The most prestigious of the waterfront hotels, the legendary Villa d’Este (40 Via Regina, Cernobbio; 39-031/3481; villadeste.it; doubles from $540) has attracted the international jet set since the 19th century. Along with 152 opulent rooms (silk brocade curtains; 16th-century frescoes), the property has 25 acres of parkland, just enough space for three restaurants, three pools, eight tennis courts, and a newly renovated spa.
Great Value At the contemporary Hotel Villa Stupenda (3 Via per Lecco, Bellano; 39-0341/810-386; villastupenda.it; doubles from $163), the understated suites look out onto Bellano harbor, where herons and cormorants gather. Inside, white Giorgetti armchairs and modular lamps are paired with original brickwork arches and exposed-beam ceilings. The only downside? A narrow road runs between the hotel and the lakeshore.
Lake Como: Eat
International A-listers frequent Navedano (Via Giuseppe Velzi, Como; 39-031/308-080; dinner for two $208), in a 19th-century windmill. Fresh flowers fill the intimate dining room year-round, and during summer, the outdoor veranda is surrounded by roses, orchids, and lemon trees. Order the bouquet di mare, a vast platter of steamed seafood with lemon juice and olive oil.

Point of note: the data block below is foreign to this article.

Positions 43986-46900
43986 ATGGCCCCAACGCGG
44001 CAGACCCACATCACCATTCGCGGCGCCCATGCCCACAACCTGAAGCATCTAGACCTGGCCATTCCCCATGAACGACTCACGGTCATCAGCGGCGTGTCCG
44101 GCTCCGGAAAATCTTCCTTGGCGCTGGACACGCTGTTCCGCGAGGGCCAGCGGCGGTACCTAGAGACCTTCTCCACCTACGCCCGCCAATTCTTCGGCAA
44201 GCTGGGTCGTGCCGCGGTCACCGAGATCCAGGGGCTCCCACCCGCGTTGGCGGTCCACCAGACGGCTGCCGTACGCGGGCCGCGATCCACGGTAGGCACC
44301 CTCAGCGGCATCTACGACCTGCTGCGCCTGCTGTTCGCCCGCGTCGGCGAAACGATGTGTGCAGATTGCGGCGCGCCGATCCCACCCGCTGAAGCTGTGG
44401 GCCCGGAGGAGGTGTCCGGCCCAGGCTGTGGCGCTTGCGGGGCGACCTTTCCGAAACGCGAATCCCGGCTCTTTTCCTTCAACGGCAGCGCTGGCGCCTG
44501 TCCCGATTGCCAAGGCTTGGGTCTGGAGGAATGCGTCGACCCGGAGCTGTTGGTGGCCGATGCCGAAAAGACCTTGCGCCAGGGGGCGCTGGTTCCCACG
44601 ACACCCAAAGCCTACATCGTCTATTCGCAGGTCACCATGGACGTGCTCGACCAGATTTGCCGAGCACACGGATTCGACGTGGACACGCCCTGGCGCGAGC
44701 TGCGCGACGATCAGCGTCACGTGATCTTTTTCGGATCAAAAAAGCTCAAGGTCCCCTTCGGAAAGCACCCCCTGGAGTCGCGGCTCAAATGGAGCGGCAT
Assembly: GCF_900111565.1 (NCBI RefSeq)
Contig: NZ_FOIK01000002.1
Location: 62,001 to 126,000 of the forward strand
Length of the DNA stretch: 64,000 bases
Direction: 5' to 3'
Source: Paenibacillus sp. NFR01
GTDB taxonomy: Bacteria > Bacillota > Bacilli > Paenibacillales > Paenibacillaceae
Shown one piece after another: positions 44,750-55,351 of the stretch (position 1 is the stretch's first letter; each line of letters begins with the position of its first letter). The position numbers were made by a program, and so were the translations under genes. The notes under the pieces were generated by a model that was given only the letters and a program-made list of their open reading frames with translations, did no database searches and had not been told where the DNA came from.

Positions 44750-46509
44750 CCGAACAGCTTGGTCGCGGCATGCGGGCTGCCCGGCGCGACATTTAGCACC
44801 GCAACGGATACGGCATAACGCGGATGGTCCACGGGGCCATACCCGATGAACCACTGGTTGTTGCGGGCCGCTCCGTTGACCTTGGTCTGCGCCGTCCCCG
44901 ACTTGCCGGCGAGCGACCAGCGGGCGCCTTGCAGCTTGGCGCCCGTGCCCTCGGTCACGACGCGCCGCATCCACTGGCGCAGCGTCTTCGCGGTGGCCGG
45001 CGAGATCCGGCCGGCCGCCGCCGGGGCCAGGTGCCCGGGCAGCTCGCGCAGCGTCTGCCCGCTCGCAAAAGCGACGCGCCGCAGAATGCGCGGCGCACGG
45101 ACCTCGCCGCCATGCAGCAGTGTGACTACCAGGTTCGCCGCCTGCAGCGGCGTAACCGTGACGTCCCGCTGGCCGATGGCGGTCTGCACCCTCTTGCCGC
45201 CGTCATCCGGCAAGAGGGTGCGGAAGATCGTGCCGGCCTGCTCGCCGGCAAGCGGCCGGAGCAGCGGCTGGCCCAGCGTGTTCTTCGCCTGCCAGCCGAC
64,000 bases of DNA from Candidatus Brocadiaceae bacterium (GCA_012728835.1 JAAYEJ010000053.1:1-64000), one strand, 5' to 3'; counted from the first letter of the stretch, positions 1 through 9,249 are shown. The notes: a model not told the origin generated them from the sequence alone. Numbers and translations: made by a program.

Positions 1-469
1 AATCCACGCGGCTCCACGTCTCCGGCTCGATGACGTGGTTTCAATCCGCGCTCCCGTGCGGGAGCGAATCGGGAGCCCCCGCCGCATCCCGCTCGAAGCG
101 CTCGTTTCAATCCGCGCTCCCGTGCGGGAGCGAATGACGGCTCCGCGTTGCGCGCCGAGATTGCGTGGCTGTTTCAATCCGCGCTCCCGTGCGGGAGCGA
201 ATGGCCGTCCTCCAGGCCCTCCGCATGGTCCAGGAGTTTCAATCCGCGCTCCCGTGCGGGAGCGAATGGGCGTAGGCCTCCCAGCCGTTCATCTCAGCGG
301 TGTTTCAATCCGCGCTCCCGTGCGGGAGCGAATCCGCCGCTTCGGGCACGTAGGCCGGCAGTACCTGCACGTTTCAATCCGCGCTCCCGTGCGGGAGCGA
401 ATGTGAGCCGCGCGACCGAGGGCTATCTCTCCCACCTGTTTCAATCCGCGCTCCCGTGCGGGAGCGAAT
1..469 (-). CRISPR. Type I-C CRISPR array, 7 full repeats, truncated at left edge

Every morning owner Cristian Ponzini sails out on Como to catch lavarello and other native fish to serve at his glass-walled Ristorante Silvio (12 Via Carcano, Bellagio; 39-031/950-322; dinner for two $91). Ponzini is one of the few who have fishing rights on the lake—a privilege that has been passed down through his family for generations.
For the best pizza in the area, head to the no-frills La Piazzetta (6 Piazza Roma, Argegno; 39-031/821-110; dinner for two $78), where a wood-fired stone oven turns out crunchy buckwheat thin-crust pies. Standout toppings include locally sourced Gorgonzola, fresh marinated tuna, and red Tropea onions.
Ettore Bocchia is one of the most experimental chefs in the region, incorporating molecular gastronomic techniques at Ristorante Mistral (1 Via Roma, Bellagio; 39-031/956-435; dinner for two $215). Besides the liquid-nitrogen-cooled guacamole ice cream, we love the ravioli stuffed with tender peacock breast.
Hot on Bocchia’s heels is up-and-coming chef Simone Raviscioni, who runs the kitchen at Pesa Vegia (7 Piazza G. Verdi, Bellano; 39-0341/810-306; dinner for two $105), housed in a pink villa. Don’t miss his spin on a classic tiramisu, made with siphon-sprayed mascarpone foam.
Lake Como: Shop
Como’s renowned olive oils are made by two principal suppliers. On the lake’s western shore, Vanini Osvaldo (10 Via Silvio Pellico, Lenno; 39-0344/55-127) is a family operation that has been producing fruity, full-flavored oils for more than 150 years. At Azienda Agricola Poppo (Frazione Biosio, Bellano; 39-0341/821-362), on the eastern side, the small-batch oil is known for its pungent, grassy flavor.